The income statement is a flow statement: it explains changes that occurred in the Retained Earnings account by summarizing the increases (revenues) and decreases (expenses and dividends) in retained earnings during the accounting period. The income statement focuses on the economic results of the entity's operating activities during a period. Key concepts in the measurement of the period's income are revenue recognition and the matching of expenses. Revenue is recognized in the period in which the entity performs its revenue generating tasks (e.g. delivering goods or providing services), irrespective of whether the customer pays cash at that time or agrees to pay later. Expenses measure the resources consumed in generating the period's revenue and in administering the entity during the period irrespective of when cash was used to pay for those resources. Thus, the period's income bears no direct relationship to the cash flows associated with the period's operations. Also, because of its focus on the results of operations, the income statement does not provide information about the entity's investing or financing activities during the period.
Materials and Methods
For the purposes of the investigation is used the method for recording, processing and presentation of accounting economic information.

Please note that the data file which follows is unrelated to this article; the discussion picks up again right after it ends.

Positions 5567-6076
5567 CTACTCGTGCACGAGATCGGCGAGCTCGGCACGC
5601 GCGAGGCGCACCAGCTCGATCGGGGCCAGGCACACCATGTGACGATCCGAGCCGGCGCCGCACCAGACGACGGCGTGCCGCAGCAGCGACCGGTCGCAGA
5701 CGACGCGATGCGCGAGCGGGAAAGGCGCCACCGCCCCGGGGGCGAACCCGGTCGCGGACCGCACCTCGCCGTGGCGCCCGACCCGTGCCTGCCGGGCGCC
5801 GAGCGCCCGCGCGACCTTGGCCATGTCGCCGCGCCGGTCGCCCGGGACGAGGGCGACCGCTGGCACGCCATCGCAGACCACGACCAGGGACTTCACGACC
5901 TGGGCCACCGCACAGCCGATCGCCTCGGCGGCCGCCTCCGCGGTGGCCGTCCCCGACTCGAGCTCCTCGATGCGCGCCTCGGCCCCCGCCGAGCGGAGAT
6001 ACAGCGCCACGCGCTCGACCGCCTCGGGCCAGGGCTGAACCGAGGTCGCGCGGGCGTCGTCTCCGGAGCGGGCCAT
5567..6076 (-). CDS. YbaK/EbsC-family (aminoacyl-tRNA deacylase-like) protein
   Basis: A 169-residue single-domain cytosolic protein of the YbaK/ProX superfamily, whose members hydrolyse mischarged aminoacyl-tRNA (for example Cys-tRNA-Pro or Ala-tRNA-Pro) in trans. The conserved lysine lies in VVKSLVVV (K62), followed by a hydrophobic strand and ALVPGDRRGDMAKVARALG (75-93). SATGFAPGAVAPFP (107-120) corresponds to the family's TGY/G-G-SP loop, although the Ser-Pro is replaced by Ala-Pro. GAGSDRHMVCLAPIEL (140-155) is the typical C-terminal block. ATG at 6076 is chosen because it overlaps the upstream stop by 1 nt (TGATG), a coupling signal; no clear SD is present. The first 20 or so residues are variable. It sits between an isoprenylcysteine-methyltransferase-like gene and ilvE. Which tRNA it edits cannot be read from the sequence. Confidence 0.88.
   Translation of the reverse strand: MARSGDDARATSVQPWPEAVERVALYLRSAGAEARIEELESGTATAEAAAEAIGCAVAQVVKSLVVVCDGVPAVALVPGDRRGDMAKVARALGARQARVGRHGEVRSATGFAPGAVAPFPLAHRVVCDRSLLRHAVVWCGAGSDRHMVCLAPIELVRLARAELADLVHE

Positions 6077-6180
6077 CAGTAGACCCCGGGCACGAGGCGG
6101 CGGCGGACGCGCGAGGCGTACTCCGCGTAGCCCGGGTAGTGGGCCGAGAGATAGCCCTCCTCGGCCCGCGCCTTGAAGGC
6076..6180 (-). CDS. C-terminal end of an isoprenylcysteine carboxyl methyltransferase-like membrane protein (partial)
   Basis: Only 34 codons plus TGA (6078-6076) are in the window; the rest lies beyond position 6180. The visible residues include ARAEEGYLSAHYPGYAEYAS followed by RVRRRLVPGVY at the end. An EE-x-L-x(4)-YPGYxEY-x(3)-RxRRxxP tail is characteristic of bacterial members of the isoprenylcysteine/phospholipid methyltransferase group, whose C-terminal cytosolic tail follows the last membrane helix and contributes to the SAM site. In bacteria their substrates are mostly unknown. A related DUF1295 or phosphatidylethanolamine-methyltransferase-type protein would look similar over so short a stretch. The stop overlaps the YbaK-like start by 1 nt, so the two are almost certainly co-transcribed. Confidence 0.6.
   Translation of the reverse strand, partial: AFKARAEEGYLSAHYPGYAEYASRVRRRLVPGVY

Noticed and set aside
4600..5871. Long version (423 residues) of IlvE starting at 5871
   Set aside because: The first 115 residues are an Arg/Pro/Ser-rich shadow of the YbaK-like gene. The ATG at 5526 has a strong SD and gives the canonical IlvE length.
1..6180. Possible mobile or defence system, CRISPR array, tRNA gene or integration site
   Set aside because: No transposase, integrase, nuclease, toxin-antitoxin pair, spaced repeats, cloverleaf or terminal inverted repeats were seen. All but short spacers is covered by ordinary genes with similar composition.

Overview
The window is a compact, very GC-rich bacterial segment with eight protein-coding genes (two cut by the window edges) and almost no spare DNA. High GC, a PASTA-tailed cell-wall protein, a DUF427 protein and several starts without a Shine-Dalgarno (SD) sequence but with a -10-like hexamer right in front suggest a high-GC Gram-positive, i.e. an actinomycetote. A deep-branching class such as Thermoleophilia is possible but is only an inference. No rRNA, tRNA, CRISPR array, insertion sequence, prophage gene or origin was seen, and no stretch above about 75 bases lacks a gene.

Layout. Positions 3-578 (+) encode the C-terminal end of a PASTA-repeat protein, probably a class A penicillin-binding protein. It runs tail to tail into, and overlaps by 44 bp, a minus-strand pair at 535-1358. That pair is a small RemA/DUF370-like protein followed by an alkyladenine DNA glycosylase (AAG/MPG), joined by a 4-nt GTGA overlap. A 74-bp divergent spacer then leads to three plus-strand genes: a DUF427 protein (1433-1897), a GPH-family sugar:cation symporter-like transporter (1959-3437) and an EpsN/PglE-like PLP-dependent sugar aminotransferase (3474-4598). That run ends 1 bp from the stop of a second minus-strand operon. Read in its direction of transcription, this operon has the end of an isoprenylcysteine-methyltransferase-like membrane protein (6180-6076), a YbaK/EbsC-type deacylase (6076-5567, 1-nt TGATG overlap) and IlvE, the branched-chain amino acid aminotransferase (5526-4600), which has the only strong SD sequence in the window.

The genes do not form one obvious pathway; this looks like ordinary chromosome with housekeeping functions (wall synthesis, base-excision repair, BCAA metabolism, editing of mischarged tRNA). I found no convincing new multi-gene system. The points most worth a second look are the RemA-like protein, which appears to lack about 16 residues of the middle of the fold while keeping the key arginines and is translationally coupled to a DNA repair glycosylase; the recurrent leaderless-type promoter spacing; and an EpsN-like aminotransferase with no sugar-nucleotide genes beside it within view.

As a whole, the "question of the formulation of the requirements to which the statement of cash flow must be subordinated and for the objectives to be achieved with its help, has been active discussed in the accounting world in economically advanced countries, and in particular in the U.S.A in the early 70s. In the 80s appear the first standardized reporting forms, which afterwards undergo some changes, following the dynamics of conceptual understanding of the goals, tasks and methods of formation of this specific report on the most important liquidity, and hence for liquidity of the company. The relative slow resolution pas this problem is connected to some purely accounting traditions arising from the need to report the obtained financial result (profit or loss) from operations. The formation of financial has its expression currently but not always and not only in the movement of funds. Its value changes during the reporting period as the principle of accumulates is applied, that, though not being in line with the "current" movement of cash, at the beginning of the discussion completely unjustified opposes the principles of accountability of cash flows" Velkov M. (1999).